Website: http://ual.force.com/apex/EventFormPage?id=a0RD0000009biQhMAI&book=true

We would like to invite participants for a one-day research symposium and workshop on cross-cultural collaboration. Facilitated by an AHRC Collaborative Skills Development Award, it is centred around the exhibition The Craft of Ubuntu: An Exploration of Collaboration through Making, which is being shown in Cape Town and London as part of the World Design Capital 2014 official programme. 

The speakers include guests from WDC2014 Cape Town: Professor Mugendi M’Rithaa (Cape Peninsula University of Technology), Andile Dyalvane (South African ceramicist), Dr Katherine Ladd (University of Brighton), Simon Maidment (Kingston University), Dr Kirsten Scott (RCA), Sarah Rhodes (CSM) and John Ballyn (Independent Design Consultant). 

Whilst the morning presentations will be on cross-disciplinary practice in an African context, the focus on the day is on wider cross-cultural collaboration in design and craft research. The discourse will centre on:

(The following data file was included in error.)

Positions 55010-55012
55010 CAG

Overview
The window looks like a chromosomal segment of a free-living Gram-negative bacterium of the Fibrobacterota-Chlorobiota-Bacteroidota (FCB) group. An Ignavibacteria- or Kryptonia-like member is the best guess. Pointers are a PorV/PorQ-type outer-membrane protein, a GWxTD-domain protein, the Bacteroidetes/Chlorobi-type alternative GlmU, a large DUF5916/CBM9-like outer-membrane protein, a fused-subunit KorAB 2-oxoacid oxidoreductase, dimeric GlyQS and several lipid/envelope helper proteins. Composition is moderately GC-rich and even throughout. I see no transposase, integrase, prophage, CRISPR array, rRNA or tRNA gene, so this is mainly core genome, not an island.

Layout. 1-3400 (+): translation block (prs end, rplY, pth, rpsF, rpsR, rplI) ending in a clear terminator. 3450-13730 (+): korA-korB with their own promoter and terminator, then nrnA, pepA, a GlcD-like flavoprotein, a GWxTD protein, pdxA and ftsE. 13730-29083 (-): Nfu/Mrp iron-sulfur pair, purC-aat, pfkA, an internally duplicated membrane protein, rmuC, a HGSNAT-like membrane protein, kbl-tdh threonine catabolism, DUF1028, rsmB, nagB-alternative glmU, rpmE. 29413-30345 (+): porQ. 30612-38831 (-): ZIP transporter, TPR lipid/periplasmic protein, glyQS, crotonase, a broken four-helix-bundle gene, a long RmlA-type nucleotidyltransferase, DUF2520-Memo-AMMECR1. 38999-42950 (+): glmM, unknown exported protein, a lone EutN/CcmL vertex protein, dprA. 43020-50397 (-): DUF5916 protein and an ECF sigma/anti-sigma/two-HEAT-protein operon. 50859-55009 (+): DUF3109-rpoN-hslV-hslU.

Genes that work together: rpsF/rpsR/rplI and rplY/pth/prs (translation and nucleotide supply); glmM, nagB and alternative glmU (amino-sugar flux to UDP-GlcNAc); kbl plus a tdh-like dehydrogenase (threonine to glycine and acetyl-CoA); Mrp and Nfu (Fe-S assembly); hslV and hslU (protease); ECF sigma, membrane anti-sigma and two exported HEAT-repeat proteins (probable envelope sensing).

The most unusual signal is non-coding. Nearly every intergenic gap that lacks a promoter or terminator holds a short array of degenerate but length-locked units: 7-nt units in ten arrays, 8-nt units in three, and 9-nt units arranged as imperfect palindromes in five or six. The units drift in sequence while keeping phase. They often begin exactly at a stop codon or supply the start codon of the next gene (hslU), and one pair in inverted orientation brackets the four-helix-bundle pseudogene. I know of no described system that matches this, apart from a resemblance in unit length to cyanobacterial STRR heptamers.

• The success, and importantly, failure of such partnerships;
  • The politics of working together;
  • Negotiating collaboration across disciplinary and cultural borders:
  • What might future collaborations look like?

Attendance is by RSVP only – If you would like to attend, please send an email to Sarah Rhodes: s.rhodes1@arts.ac.uk 


Design and Personalisation Symposium Feb 19-20th, Nottingham UK

‘Personalisation’ is rapidly permeating our everyday lives. From advertising to health care, and from clothing to architecture – most services and products can be tailored to suit particular needs and preferences. Where does it leave designers when consumers specify their products? Do personalised health services deliver value to the tax payer?
A fee of £75 allows delegates at Design and Personalisation Symposium, to consider specific instances of personalised designs, their consequences for users, and for society. Speakers will include academics, designers, public service providers, and industry professionals who will explore these conceptual, methodological and practical challenges.

Speakers will include:

Till Schutte – European head of Design and Graphics, Coca Cola

Rose Brook – Digital Media editor at Rapid News Communications